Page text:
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  1. #26
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    Quote Originally Posted by DoubleDee View Post
    The reason I am thinking of spending a lot of money on videos and podcasts is to GET VISITORS (and hopefully Customers).
    Yes, but that won't bring them to the site in the first place, because they won't know about it.

    I spent A LOT of money on radio advertising that yielded virtually no visitors to my site
    Indeed. And that's partly why people re-using your videos can be free advertizing for you ... and why it's worth considering posting videos on YouTube etc.

    When Cory Doctorow—who is a novelist and passionate campaigner against DRM—made the digital editions of his novels available for free, his book sales reportedly skyrocketed ... which he attributes to the free advertising he got through people passing around the digital versions.

    Quote Originally Posted by DoubleDee View Post
    Maybe I should have become a beautician?!
    Yes, well, apparently the two most recession-proof products worldwide are cosmetics and beer, so you may be on a winner there.
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  2. #27
    SitePoint Wizard DoubleDee's Avatar
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    Quote Originally Posted by ralph.m View Post
    Yes, but that won't bring them to the site in the first place, because they won't know about it.
    True, but it may keep them there and inspire them to tell their friends about my site.


    Indeed. And that's partly why people re-using your videos can be free advertizing for you ... and why it's worth considering posting videos on YouTube etc.
    But doesn't using YouTube look unprofessional?

    I mean, do you go to Citibank or Target or Sony or BMW and then end up being transferred to watch company or product videos on YouTube?!


    When Cory Doctorow—who is a novelist and passionate campaigner against DRM—made the digital editions of his novels available for free, his book sales reportedly skyrocketed ... which he attributes to the free advertising he got through people passing around the digital versions.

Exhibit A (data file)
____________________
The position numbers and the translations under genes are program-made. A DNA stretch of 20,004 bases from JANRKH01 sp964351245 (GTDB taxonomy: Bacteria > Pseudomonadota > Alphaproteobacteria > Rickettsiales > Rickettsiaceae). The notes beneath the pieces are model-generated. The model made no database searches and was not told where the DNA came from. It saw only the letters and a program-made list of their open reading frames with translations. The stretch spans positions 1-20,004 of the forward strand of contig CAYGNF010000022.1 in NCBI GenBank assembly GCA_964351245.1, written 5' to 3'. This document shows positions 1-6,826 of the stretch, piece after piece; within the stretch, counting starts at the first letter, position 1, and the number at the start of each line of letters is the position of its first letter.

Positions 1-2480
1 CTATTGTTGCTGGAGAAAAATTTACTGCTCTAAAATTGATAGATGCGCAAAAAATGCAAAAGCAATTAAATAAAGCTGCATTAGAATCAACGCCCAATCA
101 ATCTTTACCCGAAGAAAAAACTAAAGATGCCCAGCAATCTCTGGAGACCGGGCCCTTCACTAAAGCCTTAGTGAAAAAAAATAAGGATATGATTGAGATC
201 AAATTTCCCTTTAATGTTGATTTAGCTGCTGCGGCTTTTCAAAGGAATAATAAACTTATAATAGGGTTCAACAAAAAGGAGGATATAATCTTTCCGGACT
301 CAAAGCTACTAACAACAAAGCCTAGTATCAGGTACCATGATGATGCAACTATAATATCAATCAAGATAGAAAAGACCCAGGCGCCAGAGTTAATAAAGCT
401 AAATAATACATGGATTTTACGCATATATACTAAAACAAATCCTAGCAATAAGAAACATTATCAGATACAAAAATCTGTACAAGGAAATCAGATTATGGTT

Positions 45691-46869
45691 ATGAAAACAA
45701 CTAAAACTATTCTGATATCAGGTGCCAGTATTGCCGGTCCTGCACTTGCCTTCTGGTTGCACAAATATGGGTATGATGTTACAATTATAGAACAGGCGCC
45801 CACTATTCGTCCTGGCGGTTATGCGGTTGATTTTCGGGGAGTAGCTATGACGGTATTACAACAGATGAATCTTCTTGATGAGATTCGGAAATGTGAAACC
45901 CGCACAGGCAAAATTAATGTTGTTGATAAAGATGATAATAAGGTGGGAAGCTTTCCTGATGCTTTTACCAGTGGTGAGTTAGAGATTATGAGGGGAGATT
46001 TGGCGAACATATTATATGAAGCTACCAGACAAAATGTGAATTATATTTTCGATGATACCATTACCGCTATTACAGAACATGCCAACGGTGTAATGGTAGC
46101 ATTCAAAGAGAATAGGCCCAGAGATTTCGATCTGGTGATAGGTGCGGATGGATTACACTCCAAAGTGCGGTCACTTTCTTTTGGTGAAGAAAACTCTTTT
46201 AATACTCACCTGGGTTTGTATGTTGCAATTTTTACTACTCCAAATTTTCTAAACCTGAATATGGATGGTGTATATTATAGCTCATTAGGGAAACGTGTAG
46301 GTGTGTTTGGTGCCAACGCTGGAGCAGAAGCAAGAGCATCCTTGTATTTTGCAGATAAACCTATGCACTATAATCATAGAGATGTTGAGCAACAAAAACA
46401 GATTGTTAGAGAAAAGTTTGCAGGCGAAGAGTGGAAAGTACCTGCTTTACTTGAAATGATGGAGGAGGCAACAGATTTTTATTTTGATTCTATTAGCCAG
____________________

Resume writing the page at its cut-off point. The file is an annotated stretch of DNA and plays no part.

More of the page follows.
I'll have to read up on him...


    Yes, well, apparently the two most recession-proof products worldwide are cosmetics and beer, so you may be on a winner there.
    You really know how to make a girl feel better, Ralph...


    Debbie

  3. #28
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    Quote Originally Posted by DoubleDee View Post
    But doesn't using YouTube look unprofessional?
    Speaking for myself, I'd say no. I'm fine with companies displaying their video on their site but pulling it from YouTube (or Vimeo, or whatever). It's just practical these days. And don't forget that if you show a YouTube video on your site, it doesn't take the user to YouTube at all, but pulls it in from YouTube. Sure, users can then head off to YouTube to watch more ... but if that happens, you probably just need to work on your content a bit more to keep them on your site. But having the video on YouTube also means it's very findable, which is a big plus, and is far more likely to bring people to your site than take them away (on average, anyhow).
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  4. #29
    SitePoint Wizard DoubleDee's Avatar
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    I'm glad we are on the same schedules even though at different times of the day. (You're my night-time chat buddy!)

    Quote Originally Posted by ralph.m View Post
    Speaking for myself, I'd say no. I'm fine with companies displaying their video on their site but pulling it from YouTube (or Vimeo, or whatever). It's just practical these days.
    Sorry for all of the dumb questions, but I'm really clueless on this topic.

    Can you provide me some "corporate" links where you are on the Corporate Website but watching a video on YouTube or Vimeo?

    I am not following how that works.

    And what is YouTube getting out of this relationship?

    Why would they pay for the bandwidth to host my videos?